China retaliates with tariffs on $60bn of US goods
Response comes three days after US doubled levies on Chinese goods to 25%
Unloaded containers from China at the main port terminal in Long Beach, California. The response from Beijing comes just three days after the White House more than doubled its levies on $200 billion of Chinese goods to 25 per cent. Photograph: Mark Ralston/Getty Images
China has hit back at the United States, announcing on Monday that it would raise tariffs on $60 billion (€53.4 billion)worth of US goods after the Trump administration pushed ahead with new punitive duties on Chinese goods on Friday.
Beijing said on Monday that it would raise tariffs on those goods to between 10 per cent and 25 per cent starting on June 1st.
“China’s adjustment of tariff-adding measures is a response to US unilateralism and trade protectionism,” said China’s ministry of finance in a statement.
The fresh escalation in the tit-for-tat tariff battle that has built up over the past year further eroded hopes of a quick resolution to US-China trade discussions and sent US stock futures deeper into the red.
The response from Beijing comes just three days after the White House more than doubled its levies on $200 billion of Chinese goods to 25 per cent. The Trump administration has threatened to hit a further $300 billion of Chinese imports with the 25 per cent tariff rate if there is no progress in trade negotiations.
In response, China’s finance ministry said on Monday the tariff increase by the US “violates” the agreement between the two countries to resolve their trade differences through talks.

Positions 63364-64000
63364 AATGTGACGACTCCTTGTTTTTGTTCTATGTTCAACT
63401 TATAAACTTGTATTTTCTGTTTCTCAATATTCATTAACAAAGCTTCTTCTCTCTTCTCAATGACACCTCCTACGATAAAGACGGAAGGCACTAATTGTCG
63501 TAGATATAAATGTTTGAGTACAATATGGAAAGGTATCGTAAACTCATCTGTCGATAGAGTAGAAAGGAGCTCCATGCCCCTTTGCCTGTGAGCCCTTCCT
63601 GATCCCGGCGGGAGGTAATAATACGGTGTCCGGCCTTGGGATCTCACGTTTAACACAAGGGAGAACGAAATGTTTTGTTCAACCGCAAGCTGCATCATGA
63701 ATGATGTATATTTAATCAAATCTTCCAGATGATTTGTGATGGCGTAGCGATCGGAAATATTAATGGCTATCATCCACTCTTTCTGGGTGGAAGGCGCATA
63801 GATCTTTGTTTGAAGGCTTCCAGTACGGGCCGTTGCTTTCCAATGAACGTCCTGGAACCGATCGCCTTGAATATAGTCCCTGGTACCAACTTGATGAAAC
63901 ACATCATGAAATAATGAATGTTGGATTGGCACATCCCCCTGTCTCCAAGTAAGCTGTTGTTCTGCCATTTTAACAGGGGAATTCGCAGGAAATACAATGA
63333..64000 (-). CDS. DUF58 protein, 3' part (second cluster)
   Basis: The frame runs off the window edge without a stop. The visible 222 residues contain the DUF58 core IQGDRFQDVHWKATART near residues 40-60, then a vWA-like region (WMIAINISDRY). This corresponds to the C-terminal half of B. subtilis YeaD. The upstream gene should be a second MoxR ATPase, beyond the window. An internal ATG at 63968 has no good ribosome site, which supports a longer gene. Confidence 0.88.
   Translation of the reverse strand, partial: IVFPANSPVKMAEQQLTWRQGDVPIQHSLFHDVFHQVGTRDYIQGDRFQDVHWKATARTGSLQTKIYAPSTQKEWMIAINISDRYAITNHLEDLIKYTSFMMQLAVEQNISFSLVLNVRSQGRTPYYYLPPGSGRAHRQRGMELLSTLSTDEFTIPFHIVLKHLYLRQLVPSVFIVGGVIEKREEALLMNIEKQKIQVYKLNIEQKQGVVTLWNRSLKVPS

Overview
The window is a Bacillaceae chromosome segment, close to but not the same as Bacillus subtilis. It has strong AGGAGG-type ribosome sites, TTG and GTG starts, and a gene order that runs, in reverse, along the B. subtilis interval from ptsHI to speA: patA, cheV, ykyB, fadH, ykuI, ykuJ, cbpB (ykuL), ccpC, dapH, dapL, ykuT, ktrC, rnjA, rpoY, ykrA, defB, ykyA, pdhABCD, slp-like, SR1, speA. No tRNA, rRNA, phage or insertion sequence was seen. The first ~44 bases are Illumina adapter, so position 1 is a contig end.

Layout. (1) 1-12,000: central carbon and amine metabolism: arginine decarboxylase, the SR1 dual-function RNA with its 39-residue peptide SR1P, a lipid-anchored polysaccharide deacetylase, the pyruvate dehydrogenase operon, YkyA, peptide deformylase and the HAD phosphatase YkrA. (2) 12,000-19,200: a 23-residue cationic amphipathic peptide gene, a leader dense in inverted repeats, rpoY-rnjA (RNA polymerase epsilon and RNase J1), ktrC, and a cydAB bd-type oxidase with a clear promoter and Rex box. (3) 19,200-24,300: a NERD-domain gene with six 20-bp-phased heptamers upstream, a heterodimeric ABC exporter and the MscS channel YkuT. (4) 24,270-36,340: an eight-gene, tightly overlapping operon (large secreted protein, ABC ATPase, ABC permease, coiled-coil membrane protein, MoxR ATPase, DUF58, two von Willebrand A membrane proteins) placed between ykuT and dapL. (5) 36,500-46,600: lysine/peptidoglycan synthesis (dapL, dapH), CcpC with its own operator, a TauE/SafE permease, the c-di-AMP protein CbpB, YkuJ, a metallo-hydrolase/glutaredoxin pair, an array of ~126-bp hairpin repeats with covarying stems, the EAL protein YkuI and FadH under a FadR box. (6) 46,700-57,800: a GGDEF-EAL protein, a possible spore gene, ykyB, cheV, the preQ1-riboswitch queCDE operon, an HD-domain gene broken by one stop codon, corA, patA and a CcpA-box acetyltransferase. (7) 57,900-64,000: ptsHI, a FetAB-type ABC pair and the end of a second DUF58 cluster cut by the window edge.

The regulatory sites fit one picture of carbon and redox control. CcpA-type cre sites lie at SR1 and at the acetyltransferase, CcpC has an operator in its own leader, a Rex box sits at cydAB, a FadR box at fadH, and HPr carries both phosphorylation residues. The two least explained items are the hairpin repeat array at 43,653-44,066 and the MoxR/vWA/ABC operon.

“In order to defend the multilateral trading system and defend its legitimate rights and interests, China has to adjust tariffs on some imported goods originating in the United States,” it added.
For 2,493 items on Beijing’s list – the bulk of the goods hit with the measures – tariffs would be increased by 25 per cent. Those included agricultural items, such as frozen spinach and natural honey, and compounds such as potassium sulphate, commonly used in fertiliser, as well as various manufactured products such as LED lightbulbs.
On two other lists of 1,078 and 974 items, tariffs would be raised by 20 per cent and 10 per cent, respectively. Those lists included many household goods such as toothpaste and bleach along with many types of apparel and related manufacturing equipment, such as men’s swimming outfits and machinery that makes shoes.
A smaller list of 595 items would not see an increase beyond the present level of 5 per cent. Among those items were a number of chemicals and industrial materials such as formaldehyde and lithium. A range of electronic and motorised devices such as starters for the engines of cars, planes and boats, and 3D printers would also be spared an increase.
The White House and US trade representative did not immediately respond to requests for comment regarding China’s retaliation.
It was not the first time that China has said it would increase tariffs on the list of US goods. Last year, while facing earlier threats from the Trump administration, China said it planned to raise tariffs on $60 billion in US exports to China. Some experts expected China to push forward with the threat should it be hit with a new wave of tariffs from the US.
Earlier on Monday, President Donald Trump warned Beijing not to retaliate against the rise in tariffs his administration implemented last week and said China would be “hurt very badly” if it did not agree to a trade deal. – Copyright The Financial Times Limited 2019